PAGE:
Its dedication derives from a 12th-century reference to it being near a place “where corn is sold". Rebuilt in 1430, and beautified in 1617, the parish officers were re-appointed for the last time in July 1666.
The Mortality Bill for the year 1665, published by the Parish Clerk’s Company, shows 97 parishes within the City of London. By September 6 the city lay in ruins, 86 churches having been destroyed. In 1670 a Rebuilding Act was passed and a committee set up under the stewardship of Sir Christopher Wren to decide which would be rebuilt. Fifty-one were chosen, but St Michael-le-Querne immediately to the north east of Paternoster Row  in Farringdon Within Ward was one of the unlucky minority never to be rebuilt. Following the fire it was united to St Vedast Foster Lane and partial records still survive at IGI.
^"The London Encyclopaedia" Hibbert,C;Weinreb,D;Keay,J: London, Pan Macmillan, 1983 (rev 1993,2008) ISBN 978-1-4050-4924-5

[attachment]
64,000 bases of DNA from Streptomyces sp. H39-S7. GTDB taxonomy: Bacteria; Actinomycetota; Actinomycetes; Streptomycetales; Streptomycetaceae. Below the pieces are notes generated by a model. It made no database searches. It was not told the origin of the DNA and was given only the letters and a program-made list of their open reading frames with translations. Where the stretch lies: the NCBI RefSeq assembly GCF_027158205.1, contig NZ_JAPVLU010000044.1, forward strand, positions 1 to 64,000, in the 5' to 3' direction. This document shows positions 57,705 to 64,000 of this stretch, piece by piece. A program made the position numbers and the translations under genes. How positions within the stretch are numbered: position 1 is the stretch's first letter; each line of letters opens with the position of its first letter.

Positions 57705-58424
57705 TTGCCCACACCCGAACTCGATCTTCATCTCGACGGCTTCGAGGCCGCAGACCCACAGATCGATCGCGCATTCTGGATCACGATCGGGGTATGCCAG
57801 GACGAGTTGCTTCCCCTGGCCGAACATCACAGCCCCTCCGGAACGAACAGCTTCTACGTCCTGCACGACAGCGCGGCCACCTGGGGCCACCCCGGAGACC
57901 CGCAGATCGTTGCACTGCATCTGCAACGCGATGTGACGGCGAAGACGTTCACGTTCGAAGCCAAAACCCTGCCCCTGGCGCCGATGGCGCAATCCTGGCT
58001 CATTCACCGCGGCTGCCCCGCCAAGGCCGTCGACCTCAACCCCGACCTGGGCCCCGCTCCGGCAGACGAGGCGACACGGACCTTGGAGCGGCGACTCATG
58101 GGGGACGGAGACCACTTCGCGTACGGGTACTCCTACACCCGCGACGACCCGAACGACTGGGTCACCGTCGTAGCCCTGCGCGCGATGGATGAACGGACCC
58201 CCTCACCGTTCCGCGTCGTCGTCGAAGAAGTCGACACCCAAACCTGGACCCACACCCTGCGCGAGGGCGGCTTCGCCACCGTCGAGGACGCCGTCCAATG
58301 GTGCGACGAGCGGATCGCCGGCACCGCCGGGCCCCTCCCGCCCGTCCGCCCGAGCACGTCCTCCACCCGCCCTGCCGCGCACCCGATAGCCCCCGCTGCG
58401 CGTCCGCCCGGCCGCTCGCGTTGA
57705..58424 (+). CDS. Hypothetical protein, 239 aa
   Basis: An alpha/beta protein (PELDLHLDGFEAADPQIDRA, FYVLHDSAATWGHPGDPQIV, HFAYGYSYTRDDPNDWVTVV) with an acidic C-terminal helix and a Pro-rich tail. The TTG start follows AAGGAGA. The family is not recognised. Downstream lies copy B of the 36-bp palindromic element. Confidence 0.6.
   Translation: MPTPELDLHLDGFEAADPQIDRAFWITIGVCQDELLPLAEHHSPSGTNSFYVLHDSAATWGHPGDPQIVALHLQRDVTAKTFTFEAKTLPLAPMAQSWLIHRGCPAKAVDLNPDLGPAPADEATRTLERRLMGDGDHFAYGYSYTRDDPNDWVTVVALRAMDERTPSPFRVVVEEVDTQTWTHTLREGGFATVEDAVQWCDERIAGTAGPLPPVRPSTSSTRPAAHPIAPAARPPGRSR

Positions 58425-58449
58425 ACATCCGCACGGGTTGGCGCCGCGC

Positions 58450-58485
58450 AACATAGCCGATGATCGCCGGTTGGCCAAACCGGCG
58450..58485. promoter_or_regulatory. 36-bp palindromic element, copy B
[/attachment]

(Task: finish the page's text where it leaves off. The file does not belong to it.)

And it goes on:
^"A Dictionary of London" Harben,H: London, Herbert Jenkins, 1918
^Huelin, G, “Vanished Churches of the City of London”, London,Guildhall Library Publications, 1996ISBN 0-900422-42-4
^”Vanished Churches of the City of London” Huelin,G London Guildhall Library Publishing 1996 ISBN 0-900422-42-4
^Church of England. Parish of St. Michael le Querne. Vestry and parish officers- Churchwardens' accounts. Ms 02895 cited in “City of London Parish Registers Guide 4” Hallows,A.(Ed) - London, Guildhall Library Research, 1974 ISBN 0-900422-30-0
^"The ancient office of Parish Clerk and the Parish Clerks Company of London" Clark, O :London, Journal of the Ecclesiastical Law Society Vol 8, January 2006 ISSN: 0956-618X
^The "Churches of the City of London" Reynolds,H: London, Bodley Head, 1922